What if a photographic artist went back to a place where he made work before? What if he was working within the overall definition of "landscape photography"? What if he took the opportunity to make the final prints a divergent opinion from what he had done before?
That's what I am working on, as a recently turned 72-year old career photographic artist with close to a thousand separate printed portfolios of work made over my career. Another way to pose this is: what would be the point of going back to Utah to make the same pictures you made before?
Spoiler alert: I am looking at the trip through a different lens.
We all know we can do anything we like. We all know we have the freedom to express ourselves however we choose, the only penalty being how our work will be received. I am working on these files to alter the subject more, to apply a more individualized set of controls, to interpret and direct more, rather than hang on to a factualized record of time and place.
I also made some panoramics, something I don't do often. Let me share with you how I do them and why.
Of course, there are two ways to make these. One, to simply crop a wide angle image top and bottom. The other is to shoot multiple frames, usually from left to right and then bring those files into Lightroom, Photoshop or another software to merge them all together. This has advantages and disadvantages but for me is the only way to go. A downside is that this then ends up being a very big file (this one is 830 mb, for instance). This takes some serious grunt and time for the computer to work through. But the fidelity and ability to make this a very large print is unsurpassed. I have one in my studio from Iceland that is 86 inches long!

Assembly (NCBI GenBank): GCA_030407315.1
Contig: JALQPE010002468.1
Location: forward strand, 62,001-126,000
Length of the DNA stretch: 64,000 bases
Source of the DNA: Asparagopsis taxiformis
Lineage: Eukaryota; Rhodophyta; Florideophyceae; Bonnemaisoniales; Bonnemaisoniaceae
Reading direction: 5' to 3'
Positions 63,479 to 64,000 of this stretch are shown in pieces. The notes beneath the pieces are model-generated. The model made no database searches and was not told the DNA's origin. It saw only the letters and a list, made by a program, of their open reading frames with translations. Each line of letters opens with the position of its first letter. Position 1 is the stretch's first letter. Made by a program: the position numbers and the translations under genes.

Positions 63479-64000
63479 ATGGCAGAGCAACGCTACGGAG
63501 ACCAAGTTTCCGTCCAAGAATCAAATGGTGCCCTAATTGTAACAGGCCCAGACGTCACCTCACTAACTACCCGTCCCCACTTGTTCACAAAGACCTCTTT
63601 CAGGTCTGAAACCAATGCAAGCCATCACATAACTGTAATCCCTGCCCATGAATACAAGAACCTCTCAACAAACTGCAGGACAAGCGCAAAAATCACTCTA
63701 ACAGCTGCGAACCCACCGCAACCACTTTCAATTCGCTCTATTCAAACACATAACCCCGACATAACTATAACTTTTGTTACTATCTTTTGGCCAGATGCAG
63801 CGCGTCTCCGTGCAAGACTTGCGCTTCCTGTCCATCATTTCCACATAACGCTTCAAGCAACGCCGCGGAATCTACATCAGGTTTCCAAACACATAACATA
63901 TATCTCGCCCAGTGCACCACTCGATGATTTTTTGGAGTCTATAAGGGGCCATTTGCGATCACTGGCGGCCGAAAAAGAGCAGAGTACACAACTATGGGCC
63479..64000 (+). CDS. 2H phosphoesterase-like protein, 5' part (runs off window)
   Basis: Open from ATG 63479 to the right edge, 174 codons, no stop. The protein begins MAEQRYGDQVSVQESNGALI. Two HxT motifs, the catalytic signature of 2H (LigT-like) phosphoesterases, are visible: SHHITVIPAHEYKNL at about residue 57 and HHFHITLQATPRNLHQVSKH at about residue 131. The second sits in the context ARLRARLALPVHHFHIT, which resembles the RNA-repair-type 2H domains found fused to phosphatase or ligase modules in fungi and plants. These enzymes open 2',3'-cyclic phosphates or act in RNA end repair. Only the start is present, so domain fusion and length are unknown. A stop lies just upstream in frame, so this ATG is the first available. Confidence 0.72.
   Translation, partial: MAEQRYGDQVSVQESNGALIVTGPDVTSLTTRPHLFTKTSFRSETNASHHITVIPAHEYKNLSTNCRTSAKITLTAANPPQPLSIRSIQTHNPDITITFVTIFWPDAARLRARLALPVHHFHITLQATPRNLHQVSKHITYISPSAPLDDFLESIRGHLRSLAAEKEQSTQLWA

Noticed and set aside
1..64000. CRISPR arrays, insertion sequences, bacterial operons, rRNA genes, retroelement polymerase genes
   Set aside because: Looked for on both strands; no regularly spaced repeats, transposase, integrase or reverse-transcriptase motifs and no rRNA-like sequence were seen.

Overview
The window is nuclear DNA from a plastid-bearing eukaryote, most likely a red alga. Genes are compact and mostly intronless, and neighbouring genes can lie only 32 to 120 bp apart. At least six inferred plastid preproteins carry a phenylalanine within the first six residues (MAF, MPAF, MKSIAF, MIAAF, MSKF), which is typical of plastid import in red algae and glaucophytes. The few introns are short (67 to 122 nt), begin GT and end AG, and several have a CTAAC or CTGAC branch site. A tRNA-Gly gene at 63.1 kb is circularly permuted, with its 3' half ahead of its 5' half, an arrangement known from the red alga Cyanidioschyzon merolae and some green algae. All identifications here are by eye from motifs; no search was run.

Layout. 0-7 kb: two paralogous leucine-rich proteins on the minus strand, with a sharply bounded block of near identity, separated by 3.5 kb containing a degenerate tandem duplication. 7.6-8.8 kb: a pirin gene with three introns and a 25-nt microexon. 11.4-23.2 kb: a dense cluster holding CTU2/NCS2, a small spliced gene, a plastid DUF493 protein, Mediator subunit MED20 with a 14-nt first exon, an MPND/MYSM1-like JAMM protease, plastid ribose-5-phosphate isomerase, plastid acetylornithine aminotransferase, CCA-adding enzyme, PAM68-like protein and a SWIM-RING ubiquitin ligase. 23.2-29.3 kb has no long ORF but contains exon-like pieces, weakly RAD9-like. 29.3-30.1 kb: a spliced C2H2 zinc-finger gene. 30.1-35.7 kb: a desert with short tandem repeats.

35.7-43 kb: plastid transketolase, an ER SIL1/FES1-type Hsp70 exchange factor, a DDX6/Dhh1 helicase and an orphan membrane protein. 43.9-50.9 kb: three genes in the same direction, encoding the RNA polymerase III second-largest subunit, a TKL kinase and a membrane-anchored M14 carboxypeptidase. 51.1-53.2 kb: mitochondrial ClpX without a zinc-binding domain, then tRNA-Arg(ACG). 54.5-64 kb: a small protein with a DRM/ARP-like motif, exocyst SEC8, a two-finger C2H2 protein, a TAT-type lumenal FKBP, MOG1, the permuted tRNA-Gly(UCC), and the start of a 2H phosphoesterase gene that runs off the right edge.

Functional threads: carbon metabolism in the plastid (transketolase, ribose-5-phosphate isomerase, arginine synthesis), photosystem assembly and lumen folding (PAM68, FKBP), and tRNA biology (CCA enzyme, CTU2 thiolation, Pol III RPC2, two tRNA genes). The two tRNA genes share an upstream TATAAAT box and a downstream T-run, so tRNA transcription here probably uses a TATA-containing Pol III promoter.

Another approach I am working on is to minimize the photograph in content and skew its colors to divorce it from reality. This is tricky as the work can be easily dismissed as gimmicky and contrived:
I have some history of doing this. Last winter's "Washed Out" from Malibu, CA made pictures that were distinctly not pretty (here). BTW: Washed Out are from the same canyons in Malibu that burned due to recent fires.
And finally, as I was at Thompson Spring a couple of times this trip, revisiting the site where I made the series
Thompson Spring (2010)
I noticed the loudest and most prominent aspect in this almost ghost town was the train going right through at high speed.
So the RR line became a fascination:
Which, of course, I followed until the road ran out.
(I know, hard to see on your phone so small is the evidence of the RR track going though. This is a little easier in a 22 inch print.)
That's what I am working on so far and links you to my current thinking as well. This is a process that takes time, thought and perspective. And finally, and this is big, I am relying upon literally decades of experience as I sift through this new work. Past efforts are at play here, as I reference these pictures to ones made in Utah before and a broad array of my work, both from earlier analog days to current digital practice. I also have no interest in being repetitive. The very best part of having done this so long, I really know what I am doing. As well, the adjustment and configuring tools are so amazing these days that I find it a miraculous world of possibility and opportunity to explore, interpret and invent. Are you an artist or a documentarian? If the former, you really have amazing freedom of expression. Use it.